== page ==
Why are my Porcelain Tiles debonding?


I have new apartment, and the tiles in that apartment are getting debonded. The tiles are 600mm X 600mm X 10 mm UGL polished porcelain granite tiles. Upon inquiry, I came to know that they used mixture of Protland Composite Cement (PCC) and water for tile installation. All the tiles were covered from back with the bonding agent. What can be the reason for de-bonding? Your answers will be a great help. Thank you in advance.


ANSWER - There are many potential reasons why a tile would debond.  Generally speaking the failure is never due to a single deficiency, but rather due to several compounding deficiencies.

When you say a Portland Composite Cement, I assume that is a sand and Portland cement mixture.  This is normally used as a mortar bed to level or adjust the floor.  The bonding agent I assume is a thin-set mortar, which is typically a Portland cement and sand, with special chemicals such as polymers to increase the bond strength.

Porcelain tiles require a high bond strength thin-set mortar because porcelain tiles are impervious by definition.  The manufacturer of the thin-set should state it meets ANSI A118.4 and/or A118.15.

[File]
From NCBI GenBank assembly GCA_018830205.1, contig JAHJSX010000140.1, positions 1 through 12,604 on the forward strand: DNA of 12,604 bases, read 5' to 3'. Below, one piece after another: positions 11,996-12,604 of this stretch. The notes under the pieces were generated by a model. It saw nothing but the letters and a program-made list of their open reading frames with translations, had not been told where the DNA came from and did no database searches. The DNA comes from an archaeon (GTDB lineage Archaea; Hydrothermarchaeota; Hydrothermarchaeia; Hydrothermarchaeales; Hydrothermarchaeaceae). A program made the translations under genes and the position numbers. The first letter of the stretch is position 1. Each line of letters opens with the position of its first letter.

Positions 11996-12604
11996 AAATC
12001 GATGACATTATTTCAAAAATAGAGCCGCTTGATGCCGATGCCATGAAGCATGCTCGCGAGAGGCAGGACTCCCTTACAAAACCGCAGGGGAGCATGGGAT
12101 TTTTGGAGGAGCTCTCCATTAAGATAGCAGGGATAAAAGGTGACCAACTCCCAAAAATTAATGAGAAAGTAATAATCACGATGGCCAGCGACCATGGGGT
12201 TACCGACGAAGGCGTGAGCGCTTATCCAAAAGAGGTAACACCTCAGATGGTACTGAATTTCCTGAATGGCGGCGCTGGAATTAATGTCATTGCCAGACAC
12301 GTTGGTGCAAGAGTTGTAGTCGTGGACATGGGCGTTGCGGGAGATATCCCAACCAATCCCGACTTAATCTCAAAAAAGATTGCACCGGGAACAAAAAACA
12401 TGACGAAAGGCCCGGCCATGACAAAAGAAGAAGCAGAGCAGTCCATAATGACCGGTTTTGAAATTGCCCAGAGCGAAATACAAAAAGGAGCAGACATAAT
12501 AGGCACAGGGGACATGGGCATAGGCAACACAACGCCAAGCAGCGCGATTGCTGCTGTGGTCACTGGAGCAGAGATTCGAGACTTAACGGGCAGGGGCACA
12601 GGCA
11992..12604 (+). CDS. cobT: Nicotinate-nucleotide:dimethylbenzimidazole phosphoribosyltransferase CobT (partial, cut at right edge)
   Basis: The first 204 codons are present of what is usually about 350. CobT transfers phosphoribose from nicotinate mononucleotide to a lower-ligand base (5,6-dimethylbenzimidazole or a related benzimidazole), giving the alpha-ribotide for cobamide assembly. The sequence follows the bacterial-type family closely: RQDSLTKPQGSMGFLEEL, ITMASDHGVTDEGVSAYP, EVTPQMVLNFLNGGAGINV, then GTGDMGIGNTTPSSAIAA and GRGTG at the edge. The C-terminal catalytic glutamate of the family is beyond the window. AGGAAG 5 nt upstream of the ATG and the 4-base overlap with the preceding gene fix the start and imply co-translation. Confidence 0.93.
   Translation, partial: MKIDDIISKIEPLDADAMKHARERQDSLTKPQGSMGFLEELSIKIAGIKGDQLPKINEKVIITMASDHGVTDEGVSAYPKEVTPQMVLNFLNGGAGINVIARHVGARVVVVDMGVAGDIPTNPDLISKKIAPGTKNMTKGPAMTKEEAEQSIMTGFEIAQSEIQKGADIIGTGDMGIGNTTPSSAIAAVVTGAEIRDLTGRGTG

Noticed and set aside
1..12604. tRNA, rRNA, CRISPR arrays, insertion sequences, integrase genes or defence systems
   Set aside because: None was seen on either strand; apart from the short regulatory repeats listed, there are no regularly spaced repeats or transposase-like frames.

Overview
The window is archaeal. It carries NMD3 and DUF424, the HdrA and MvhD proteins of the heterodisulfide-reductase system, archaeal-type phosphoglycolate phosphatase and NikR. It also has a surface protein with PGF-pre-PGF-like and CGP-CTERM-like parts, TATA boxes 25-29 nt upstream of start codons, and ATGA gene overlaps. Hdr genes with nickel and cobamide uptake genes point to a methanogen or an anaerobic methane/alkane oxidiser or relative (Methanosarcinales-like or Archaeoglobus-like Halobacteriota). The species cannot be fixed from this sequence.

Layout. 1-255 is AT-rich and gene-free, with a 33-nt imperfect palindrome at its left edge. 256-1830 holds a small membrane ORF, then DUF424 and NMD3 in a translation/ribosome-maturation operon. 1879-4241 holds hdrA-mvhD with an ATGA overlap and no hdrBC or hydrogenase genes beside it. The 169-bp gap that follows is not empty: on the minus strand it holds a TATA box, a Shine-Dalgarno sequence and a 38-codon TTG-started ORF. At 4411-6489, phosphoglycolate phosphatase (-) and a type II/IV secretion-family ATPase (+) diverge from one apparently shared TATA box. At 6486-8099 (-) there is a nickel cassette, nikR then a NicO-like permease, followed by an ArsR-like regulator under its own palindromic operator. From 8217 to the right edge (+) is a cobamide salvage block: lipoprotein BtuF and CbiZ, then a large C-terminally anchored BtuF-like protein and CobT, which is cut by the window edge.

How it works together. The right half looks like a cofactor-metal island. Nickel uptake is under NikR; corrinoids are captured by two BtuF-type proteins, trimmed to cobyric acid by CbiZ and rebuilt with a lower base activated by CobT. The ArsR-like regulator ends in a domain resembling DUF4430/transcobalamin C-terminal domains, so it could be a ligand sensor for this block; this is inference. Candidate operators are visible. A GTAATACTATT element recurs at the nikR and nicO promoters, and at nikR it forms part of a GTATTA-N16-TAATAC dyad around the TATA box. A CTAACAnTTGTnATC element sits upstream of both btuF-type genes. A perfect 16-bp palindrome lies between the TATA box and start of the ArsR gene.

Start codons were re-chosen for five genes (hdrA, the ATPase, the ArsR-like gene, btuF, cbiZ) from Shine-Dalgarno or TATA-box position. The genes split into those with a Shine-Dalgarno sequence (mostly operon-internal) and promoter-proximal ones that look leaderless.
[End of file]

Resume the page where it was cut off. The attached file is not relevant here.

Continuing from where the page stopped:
That said, the installer may or many not have used the correct installation adhesive.  They could have miss used the thin-set mortar and let it sit too long before embedding the tile into the thin-set, which could have skimmed over.   They may have not properly prepared the tile substrate and there may be contaminates that are acting as bond-breakers and that could cause tile debonding.   They may not have properly cleaned the back of the tile before installing it, which could have inhibited the ability of the thin-set mortar to bond to the tile.  They many have left off movement joints at the perimeter of the rooms or within the tile area, which can cause the tile to be subjected to excessive stress.  The floor that the tile is installed over could have excessive deflection, which can cause the tile to be subjected to excessive stress.

Without performing an intrusive inspection by a experienced and qualified, you can't determine what caused the tile to debond, as it is likely due to more than one of the above conditions.

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